Friends or Foes: A Foreign Policy Dilemma

Map of India and its neighbours

Avani Tewari is a 19 year old law student and blogger from New Delhi. In this web dossier she will be blogging her reflection on the main debates in the media after the elections and her personal impression of the political discussion every week.

Two major issues dominated the media discourse in the last week. The first was Modi’s visit to Bhutan and the larger issue of foreign policy objectives of the BJP government. The second was the news regarding demand for the resignation of governors, and other constitutional appointees, who had been appointed during the earlier regime. In both cases, the important aspect was whether Modi would give continuity to the policies of the UPA government. In the first case, continuity would have a constructive aspect to it, whereas in the second it would arise from the arrogance of power and continuity of lessons not learnt from past mistakes as had been done by the UPA government. A little bit of detail on these two issues is what I have dwelt on in my current post.

India is believed to have formally established relations for the first time with Greece. Megasthenes, a diplomat from Greece was sent to the kingdom of Chandragupta Maurya (Indian emperor around 322 BC). This helped the Indian empire in establishing friendly relations with other contemporary powerful empires. The importance of formulating foreign policy and communications with other countries was also highlighted by the Indian scholar Chanakya whose book Arthashashtra, written in the 4th century BCE, is considered a classic treatise on statecraft, military strategy and economic policy.

In today’s era, it is important for a country to maintain good relations with its neighbours as also major powers like USA, UK, Germany, France, Japan and China. Having cordial relations with countries who can help in developing trade and commerce is also vital. Hence regional blocs like the ASEAN, BRICS etc become important. Before the election results came out, various predictions were being made regarding the contours of Narendra Modis foreign policy. According to an article in the Deccan Chronicle, “Narendra Modi was projected as a divisive persona from day one by his critics. They feared that under his leadership South Asia would become a nuclear flashpoint. Many even predicted an Indo-Pak war as inevitable in the event of Mr Modi becoming the Prime Minister.”[1] American political analysts, too, were unsure of Modi’s foreign policy because most of the issues he dealt with in his election campaign were domestic. Also it was speculated that Modi might not give the same priority to the ties with US because he had been denied a US visa for his alleged involvement in the Gujarat riots. Dr. Assem Shukla writing in The Rediff said, “that an attempt was made to turn Modi into a metaphor, a convenient foil to not just stifle the rise of Modi, but also the right-of-centre economic and social conservatism he propounds.”[2] The question to me, therefore, was whether the initial pointers were indicative of a divisive foreign policy agenda as had been predicted or would Modi prove his detractors wrong.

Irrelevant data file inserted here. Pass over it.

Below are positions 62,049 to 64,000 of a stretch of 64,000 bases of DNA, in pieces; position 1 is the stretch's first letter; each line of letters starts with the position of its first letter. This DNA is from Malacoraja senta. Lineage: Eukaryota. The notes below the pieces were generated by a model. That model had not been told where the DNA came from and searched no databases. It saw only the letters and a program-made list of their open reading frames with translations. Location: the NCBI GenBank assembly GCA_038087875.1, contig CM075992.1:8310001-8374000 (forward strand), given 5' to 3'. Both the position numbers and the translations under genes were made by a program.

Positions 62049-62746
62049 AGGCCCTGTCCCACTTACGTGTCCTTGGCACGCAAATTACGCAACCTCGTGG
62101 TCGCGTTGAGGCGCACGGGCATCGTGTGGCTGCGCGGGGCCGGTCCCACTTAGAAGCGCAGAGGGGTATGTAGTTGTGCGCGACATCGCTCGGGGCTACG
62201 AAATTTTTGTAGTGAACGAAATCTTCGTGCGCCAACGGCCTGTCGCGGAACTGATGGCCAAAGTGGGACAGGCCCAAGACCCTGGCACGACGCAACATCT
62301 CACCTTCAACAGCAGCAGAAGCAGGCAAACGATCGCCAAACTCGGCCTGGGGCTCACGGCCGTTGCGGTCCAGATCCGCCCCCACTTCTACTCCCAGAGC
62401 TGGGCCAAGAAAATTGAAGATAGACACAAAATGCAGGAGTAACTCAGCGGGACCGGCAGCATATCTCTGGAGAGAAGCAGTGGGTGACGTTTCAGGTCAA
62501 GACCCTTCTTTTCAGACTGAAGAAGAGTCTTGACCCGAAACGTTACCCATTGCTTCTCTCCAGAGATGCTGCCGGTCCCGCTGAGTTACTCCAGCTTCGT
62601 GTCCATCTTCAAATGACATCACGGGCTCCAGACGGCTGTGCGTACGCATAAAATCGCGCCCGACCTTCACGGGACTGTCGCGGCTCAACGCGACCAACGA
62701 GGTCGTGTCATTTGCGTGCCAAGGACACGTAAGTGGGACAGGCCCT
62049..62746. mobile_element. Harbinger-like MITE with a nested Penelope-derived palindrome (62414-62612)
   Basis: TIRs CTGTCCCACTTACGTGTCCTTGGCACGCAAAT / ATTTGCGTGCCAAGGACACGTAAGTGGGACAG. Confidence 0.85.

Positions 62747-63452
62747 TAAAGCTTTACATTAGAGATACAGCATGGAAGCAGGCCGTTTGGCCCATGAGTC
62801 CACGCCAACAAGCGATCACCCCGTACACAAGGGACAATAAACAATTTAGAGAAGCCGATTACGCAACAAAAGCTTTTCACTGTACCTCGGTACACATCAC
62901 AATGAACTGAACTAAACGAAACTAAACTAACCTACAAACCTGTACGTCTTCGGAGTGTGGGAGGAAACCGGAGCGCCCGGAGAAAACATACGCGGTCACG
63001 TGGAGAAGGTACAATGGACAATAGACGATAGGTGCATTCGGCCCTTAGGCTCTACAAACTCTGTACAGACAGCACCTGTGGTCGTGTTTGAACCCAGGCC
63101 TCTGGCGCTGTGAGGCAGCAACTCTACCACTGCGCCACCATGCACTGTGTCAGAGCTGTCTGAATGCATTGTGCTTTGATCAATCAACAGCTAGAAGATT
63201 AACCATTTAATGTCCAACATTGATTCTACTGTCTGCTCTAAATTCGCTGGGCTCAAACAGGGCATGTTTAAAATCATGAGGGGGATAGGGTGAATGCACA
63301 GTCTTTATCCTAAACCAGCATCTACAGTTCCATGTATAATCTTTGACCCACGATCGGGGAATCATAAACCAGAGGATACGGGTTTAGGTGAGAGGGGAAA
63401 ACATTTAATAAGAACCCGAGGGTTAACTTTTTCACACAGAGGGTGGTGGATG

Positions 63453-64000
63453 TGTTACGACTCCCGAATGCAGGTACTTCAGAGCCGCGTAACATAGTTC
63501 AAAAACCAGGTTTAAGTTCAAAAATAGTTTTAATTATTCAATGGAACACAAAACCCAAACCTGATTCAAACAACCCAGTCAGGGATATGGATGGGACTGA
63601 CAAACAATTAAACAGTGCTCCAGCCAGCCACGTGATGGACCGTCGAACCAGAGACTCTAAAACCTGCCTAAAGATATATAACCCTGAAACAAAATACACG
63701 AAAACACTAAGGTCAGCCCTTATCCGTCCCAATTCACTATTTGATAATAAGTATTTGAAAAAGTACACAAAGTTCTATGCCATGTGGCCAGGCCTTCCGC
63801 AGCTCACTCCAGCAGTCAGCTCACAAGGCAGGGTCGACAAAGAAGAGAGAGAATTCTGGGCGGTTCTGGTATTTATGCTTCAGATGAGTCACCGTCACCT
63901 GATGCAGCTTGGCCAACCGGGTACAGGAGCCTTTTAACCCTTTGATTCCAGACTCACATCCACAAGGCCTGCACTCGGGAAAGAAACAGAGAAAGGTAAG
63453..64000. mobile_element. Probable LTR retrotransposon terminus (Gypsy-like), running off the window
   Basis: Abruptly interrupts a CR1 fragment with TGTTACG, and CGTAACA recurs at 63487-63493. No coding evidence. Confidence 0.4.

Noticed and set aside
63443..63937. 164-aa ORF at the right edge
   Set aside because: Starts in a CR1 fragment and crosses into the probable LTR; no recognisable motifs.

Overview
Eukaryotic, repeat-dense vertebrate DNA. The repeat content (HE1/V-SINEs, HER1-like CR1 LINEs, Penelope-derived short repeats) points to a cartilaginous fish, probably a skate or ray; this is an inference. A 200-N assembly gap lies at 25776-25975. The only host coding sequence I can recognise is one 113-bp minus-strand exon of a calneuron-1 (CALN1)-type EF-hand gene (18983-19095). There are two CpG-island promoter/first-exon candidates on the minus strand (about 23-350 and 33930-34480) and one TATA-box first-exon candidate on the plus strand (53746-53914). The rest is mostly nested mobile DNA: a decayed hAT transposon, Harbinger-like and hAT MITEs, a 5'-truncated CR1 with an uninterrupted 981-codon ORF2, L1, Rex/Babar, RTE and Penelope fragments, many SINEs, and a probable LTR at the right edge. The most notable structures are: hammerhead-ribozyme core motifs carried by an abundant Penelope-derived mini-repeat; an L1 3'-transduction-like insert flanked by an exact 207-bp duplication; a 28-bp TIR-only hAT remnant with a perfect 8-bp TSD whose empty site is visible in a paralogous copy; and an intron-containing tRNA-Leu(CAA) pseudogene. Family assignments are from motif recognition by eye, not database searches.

Modi in his election campaign clearly and explicitly mentioned that reviving the country’s economy would be his topmost priorities. To boost a country’s economy it is imperative that a country maintains a cordial relationship with countries that can collaborate in trade and commerce. Since India is a country surrounded by neighbour’s who have a developing economy, it is important for India to have the support of its neighbours to prosper. PM Modi’s recent visit to Bhutan and inviting the leaders of SAARC nations for the swearing-in ceremony was seen as a move to establish friendly relations with our neighbours. An article in the Hindustan Times says that, “Prime Minister Narendra Modi has made a significant gesture in refocusing foreign policy towards real politik. It is now time to revive South Asian amity.”[3]

The first visit by the PM to Bhutan, the smallest of our neighbour, has shown that the PM is willing to respect the neighbouring nations and make sure that these nations move together with India. Commenting on the visit to Bhutan, The Indian Express mentions that, “It shows that he is aware of the region’s critical importance to India’s economic dynamism and strategic strength. As Modi has rightly emphasised, a strong and economically vibrant India is necessary for peace and stability in the region.”[4]